Skeptophilia (skep-to-fil-i-a) (n.) - the love of logical thought, skepticism, and thinking critically. Being an exploration of the applications of skeptical thinking to the world at large, with periodic excursions into linguistics, music, politics, cryptozoology, and why people keep seeing the face of Jesus on grilled cheese sandwiches.

Friday, February 12, 2016

Trump of Finland

So you know about the ongoing nonsense regarding whether Barack Obama was born on American soil?  The "Birther Truther" foolishness still plagues us here in the United States, even though Obama only has a little less than a year left of his presidency, and amazingly enough hasn't turned the White House into a mosque or ceded the country to Kenya or any of the hundreds of other silly things these people claimed.

And of course, being a fact-free conspiracy, when the Show Us The Birth Certificate cadre were actually shown the birth certificate, they responded by claiming that it was a forgery.  Other "evidence" began to be trotted out, such as an alleged 1981 Columbia University identification card under the name "Barry Soetoro" with Obama's photograph, which says, in large unfriendly letters, "FOREIGN STUDENT."

This claim has been roundly debunked, of course.  The bar-coded ID card format wasn't even adopted by Columbia until 1996.  The individual who was issued the ID number shown turns out to be one Thomas Lugert, a Columbia student in 1998 who is white and looks nothing like President Obama.  But as I've said before: facts don't matter to these people.  If they have a claim they can shriek about, they'll shriek even louder if you show them why it can't possibly be true.

And you may recall that one of the leaders of the Barack-Born-In-Kenya model of reality was none other than Donald Trump.  As recently as July of last year, Trump was asked for his opinion on whether Obama was born in the United States, and he replied, "I don’t know.  I really don’t know.  I don’t know why he wouldn’t release his records."  Except, of course, for the fact that Obama did release his records.  It's just that conspiracy wackos don't become conspiracy wackos by falling for little tricks like hard evidence, and also that being Donald Trump means never having to admit you were wrong about anything.

The reason this all comes up, and what makes it kind of hilarious in a twisted way, is that there is a guy who is mounting a one-person campaign...

According to this guy, Donald Trump was born "Rögnvaldr Trømp," a name that immediately reminded me of the bit in the opening credits of Monty Python and the Search for the Holy Grail that had lines like, "Mööse chöreögraphed by Hörst Pröt III."  And being something of a language geek, I was also struck by the fact that "Rögnvaldr Trømp" doesn't look like a Finnish name at all, but more like a bizarre hybrid of Norwegian and Icelandic.

But the lunacy doesn't end there.  According to the blogger in question -- whose name I wasn't able to find anywhere on the site, presumably because he's afraid that if he is ever identified, black-clad Finnish operatives are going to take him out for blowing the whistle -- the whole thing came from "sources close to the Clintons."  These "sources," he says, are certain that if Trump gets elected, he's going to sell us out to the "Euroleftists."  But best of all was a paragraph a little further down that I have to quote in toto, because just describing it would not give you the full impact of how truly wonderful it is:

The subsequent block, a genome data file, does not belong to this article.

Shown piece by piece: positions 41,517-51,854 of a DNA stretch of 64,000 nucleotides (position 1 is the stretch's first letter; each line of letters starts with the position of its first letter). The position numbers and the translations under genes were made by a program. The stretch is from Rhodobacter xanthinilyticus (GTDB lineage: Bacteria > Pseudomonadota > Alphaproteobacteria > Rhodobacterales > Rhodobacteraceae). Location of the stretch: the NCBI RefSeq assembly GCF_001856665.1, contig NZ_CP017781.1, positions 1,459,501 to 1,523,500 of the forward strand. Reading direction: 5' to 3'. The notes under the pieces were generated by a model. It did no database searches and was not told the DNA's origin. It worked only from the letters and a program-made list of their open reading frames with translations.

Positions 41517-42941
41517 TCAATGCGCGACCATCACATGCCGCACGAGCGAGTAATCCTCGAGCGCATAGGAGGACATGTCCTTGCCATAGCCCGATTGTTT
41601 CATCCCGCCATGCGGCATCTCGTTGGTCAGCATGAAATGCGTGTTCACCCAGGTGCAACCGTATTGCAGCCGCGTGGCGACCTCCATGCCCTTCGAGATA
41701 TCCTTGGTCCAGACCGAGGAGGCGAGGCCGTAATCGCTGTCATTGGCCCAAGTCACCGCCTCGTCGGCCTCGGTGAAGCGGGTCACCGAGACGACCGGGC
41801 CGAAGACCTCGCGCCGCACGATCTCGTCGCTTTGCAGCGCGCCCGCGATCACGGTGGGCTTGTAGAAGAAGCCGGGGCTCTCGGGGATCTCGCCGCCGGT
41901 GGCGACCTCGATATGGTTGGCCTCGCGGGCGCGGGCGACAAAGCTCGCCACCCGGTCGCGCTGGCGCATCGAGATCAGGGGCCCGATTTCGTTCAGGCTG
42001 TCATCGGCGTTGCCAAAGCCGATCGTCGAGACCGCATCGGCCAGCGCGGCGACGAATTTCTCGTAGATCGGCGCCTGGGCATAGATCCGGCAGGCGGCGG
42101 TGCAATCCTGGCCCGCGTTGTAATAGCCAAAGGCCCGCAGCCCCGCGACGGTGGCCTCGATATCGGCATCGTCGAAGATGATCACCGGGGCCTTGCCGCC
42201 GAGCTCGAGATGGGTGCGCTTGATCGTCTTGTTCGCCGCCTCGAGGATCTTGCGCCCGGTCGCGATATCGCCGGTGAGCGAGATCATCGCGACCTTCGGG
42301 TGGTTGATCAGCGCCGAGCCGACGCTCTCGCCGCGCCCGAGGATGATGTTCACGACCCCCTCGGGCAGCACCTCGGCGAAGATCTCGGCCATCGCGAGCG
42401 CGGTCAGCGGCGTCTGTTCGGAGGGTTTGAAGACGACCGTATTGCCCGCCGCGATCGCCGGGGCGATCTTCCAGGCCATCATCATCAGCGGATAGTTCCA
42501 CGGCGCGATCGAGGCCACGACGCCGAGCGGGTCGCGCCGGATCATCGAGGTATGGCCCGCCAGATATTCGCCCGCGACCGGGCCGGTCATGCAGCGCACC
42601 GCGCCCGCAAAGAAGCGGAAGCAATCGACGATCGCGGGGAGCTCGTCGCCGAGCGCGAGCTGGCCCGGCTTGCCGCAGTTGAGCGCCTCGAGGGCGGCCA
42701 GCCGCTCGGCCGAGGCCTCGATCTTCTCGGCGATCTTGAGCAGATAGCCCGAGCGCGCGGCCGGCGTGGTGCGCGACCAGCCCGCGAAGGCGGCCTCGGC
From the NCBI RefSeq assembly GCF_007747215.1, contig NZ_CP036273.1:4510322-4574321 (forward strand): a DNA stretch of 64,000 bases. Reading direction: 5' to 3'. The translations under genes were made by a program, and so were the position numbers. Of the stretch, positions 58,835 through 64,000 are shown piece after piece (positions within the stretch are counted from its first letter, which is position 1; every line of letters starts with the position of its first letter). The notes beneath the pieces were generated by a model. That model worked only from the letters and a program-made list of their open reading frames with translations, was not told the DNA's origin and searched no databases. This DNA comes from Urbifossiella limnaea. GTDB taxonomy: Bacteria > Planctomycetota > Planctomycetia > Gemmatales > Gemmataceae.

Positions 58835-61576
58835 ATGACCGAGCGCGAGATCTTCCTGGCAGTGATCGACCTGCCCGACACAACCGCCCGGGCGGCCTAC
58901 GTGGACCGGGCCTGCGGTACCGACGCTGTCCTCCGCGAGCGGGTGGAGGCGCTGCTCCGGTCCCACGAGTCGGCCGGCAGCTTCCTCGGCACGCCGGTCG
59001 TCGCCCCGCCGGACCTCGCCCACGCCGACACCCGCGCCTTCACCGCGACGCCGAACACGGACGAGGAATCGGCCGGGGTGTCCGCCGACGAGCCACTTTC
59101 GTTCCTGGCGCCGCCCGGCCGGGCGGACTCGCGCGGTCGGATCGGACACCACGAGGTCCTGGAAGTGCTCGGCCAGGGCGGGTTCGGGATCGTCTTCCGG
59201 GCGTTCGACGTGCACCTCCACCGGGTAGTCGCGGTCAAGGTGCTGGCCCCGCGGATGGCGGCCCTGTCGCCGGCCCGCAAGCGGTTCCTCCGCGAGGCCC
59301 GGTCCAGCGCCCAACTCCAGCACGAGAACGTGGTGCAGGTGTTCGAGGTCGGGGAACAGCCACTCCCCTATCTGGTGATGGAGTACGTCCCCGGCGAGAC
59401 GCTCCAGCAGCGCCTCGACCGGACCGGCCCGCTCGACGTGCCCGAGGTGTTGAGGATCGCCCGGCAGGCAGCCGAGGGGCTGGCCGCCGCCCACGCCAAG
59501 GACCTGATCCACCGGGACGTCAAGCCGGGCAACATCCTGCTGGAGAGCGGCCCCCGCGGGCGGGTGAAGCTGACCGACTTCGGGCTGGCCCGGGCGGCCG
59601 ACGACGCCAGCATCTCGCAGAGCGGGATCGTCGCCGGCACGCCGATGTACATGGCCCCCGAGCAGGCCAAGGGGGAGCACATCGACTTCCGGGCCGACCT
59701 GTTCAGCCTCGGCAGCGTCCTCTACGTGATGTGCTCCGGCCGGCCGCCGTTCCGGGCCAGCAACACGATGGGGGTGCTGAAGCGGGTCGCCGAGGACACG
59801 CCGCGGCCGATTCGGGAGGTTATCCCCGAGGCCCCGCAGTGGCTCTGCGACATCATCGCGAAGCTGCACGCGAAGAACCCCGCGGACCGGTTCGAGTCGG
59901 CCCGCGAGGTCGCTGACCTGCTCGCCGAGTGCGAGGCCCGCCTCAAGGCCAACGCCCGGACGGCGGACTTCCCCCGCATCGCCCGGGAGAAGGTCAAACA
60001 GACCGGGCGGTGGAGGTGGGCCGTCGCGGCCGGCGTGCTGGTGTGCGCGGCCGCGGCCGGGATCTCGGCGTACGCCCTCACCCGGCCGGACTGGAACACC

According to Eurotech magnate Linus Torvalds, on whose Lapland estate Tromp and Princess Ivana are reported to own a summer home, the Congressman takes "an active hand" in the governance of his native Finland. Torvalds, head of pro-piracy tech firm Lindex, says that he "sees [Tromp] as a brother--no, a hellittelysana (Here he used a Finnish term of endearment which translates roughtly [sic] to 'solstice-father-brother') who has done more for Finlandia than any other man could dream."
Okay.  So it's "Linux," not "Lindex."  "Lindex" sounds like a spray cleaner you'd use for getting the dust off of computer monitor screens.  And hellittelysana isn't a Finnish term of endearment, it's the word that means "term of endearment."  So it'd be a little odd if someone called Trump that.  It'd be as if I said to Ted Cruz, "You are a complete and total epithet!"

So the whole thing is kind of ridiculous, although I have to admit that it's wonderful for the humorous irony value.  I doubt anyone will take it as seriously as the Obama birther thing was -- showing, perhaps, that Trump's opponents have a lot better critical thinking skills than his followers do.  But even if it never gains traction, I thought it merited a shout-out as being one of the most purely weird conspiracy theories I've ever run across.

And given how many conspiracy theories I've run through here in Skeptophilia, that by itself is worthy of note.

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